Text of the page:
Former Biden administration COVID-19 czar Jeff Zients was fresh off overseeing the deaths of 573,648 Americans to the virus when he was promoted to the president’s chief of staff in January.

Zients got his start working as a consultant at Bain Consulting, a position that helped him amass an estimated net worth of nearly $150 million by the time he was 35. Afterward, Zients went on to launch Portfolio Logic, which invested his own fortune into health care companies that were ultimately forced to pay tens of millions of dollars in connection to allegations of Medicare and Medicaid billing fraud. Portfolio Logic itself agreed to pay nearly $7 million as part of a Justice Department settlement involving allegations of Medicare billing fraud from its subsidiary, Pediatric Services of America Healthcare.

Zients was later tasked with fixing the disastrous Obamacare website rollout in 2013, a task he dutifully fulfilled while holding his stake in Pediatric Services of America Healthcare. The Obama White House determined at the time the investment was not a conflict of interest.

 

Mike Donilon

 

Biden senior adviser Mike Donilon has been in the president’s inner circle since the early 1980s. Before serving as chief strategist of Biden’s 2020 campaign, Donilon was the managing director of the Biden Institute, a University of Delaware project that found itself flush with foreign cash after launching in 2017.

The Biden Institute and the University of Delaware have declined to disclose the project’s funding. Education Department data, however, indicate the institute has received $6,704,250 from China, $23,610,996 from Saudi Arabia, $2,513,646 from Oman, and $1,673,847 from Turkey, the Free Beacon reported.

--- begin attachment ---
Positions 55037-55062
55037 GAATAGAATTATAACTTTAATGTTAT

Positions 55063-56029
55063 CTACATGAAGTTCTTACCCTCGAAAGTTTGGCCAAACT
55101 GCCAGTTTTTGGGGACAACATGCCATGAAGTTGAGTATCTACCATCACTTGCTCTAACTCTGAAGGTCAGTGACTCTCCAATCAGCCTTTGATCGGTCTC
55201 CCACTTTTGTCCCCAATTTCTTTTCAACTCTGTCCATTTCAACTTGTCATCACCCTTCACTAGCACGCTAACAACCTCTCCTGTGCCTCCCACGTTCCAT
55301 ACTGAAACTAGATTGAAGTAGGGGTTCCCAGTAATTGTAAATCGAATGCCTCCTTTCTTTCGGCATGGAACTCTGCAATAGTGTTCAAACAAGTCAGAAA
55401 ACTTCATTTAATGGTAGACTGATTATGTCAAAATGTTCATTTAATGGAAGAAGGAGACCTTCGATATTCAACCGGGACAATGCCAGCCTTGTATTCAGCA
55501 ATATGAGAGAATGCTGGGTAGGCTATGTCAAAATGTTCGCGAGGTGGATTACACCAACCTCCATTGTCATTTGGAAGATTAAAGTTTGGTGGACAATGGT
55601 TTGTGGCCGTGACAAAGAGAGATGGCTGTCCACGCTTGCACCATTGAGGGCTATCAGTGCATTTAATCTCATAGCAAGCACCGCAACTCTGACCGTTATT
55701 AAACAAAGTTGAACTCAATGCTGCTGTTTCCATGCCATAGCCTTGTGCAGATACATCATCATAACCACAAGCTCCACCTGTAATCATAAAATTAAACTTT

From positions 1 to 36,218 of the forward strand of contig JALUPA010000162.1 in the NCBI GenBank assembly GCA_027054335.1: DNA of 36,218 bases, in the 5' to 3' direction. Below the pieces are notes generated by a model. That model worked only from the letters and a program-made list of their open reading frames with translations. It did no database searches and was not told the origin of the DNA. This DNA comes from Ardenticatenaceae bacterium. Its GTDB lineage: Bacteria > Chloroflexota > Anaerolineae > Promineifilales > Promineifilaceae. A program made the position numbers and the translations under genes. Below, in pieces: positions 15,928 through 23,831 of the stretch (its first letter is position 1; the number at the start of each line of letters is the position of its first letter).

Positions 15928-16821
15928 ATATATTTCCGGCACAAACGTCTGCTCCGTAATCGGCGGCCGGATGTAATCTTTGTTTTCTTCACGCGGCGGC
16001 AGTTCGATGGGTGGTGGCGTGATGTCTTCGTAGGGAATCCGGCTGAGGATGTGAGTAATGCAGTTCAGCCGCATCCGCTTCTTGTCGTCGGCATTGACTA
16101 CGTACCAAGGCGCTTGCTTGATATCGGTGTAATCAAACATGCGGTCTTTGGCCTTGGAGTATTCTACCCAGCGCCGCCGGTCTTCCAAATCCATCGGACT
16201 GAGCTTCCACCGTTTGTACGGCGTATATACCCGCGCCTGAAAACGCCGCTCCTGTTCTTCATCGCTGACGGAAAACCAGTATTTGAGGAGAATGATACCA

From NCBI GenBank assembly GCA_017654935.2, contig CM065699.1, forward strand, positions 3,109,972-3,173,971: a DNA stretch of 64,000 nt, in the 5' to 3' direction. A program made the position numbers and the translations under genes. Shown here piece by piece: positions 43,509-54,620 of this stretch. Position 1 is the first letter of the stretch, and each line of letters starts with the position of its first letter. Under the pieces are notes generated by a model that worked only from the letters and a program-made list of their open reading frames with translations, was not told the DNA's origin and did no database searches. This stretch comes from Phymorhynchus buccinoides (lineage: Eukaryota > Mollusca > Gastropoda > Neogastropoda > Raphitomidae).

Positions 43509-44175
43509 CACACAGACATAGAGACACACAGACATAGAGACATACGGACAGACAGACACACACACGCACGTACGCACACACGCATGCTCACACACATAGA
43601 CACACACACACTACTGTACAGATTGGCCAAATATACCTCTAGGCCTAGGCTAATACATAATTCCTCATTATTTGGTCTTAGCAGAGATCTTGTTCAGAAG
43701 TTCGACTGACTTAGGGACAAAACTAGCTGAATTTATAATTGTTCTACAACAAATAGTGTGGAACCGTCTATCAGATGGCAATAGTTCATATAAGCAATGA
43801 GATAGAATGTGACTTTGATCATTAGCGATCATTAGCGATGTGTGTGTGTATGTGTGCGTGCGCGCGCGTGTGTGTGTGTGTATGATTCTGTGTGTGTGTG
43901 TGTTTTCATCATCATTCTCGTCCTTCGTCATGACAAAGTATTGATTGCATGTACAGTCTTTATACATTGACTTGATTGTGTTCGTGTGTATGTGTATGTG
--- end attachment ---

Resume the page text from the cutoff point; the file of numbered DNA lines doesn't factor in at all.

The Biden Institute also maintains 1,875 boxes of records that the president donated to the University of Delaware in 2012. The records remain closed to the public, but lawmakers such as Sen. Ted Cruz (R., Texas) have called on the FBI and Department of Justice to search the cache to determine if it holds any classified materials.

 

Jen O’Malley Dillon

 

White House deputy chief of staff Jen O’Malley Dillon served as Biden’s campaign manager in 2020. Before that, in 2013, Dillon cofounded Precision Strategies, a consulting firm that raked in millions from liberal dark money groups. In 2019 alone, Dillon’s firm received $1.2 million from the George Soros-funded Sixteen Thirty Fund.

Precision Strategies also consulted for the American Investment Council, a lobbying group for private equity firms, the Free Beacon reported.

 

Bruce Reed

 

White House deputy chief of staff Bruce Reid, a former blogger for the liberal news outlet Slate, has been a fixture in Democratic politics since the 1990s, having served as director of the Domestic Policy Council during the Clinton administration and chief of staff to Biden during his vice presidency.

Reed was in the running to serve as director of the Office of Management and Budget, but his consideration for the position was withdrawn amid blowback over Reed’s prior advocacy for cutting Medicare and Social Security, raising the Social Security retirement age, and lowering the federal deficit.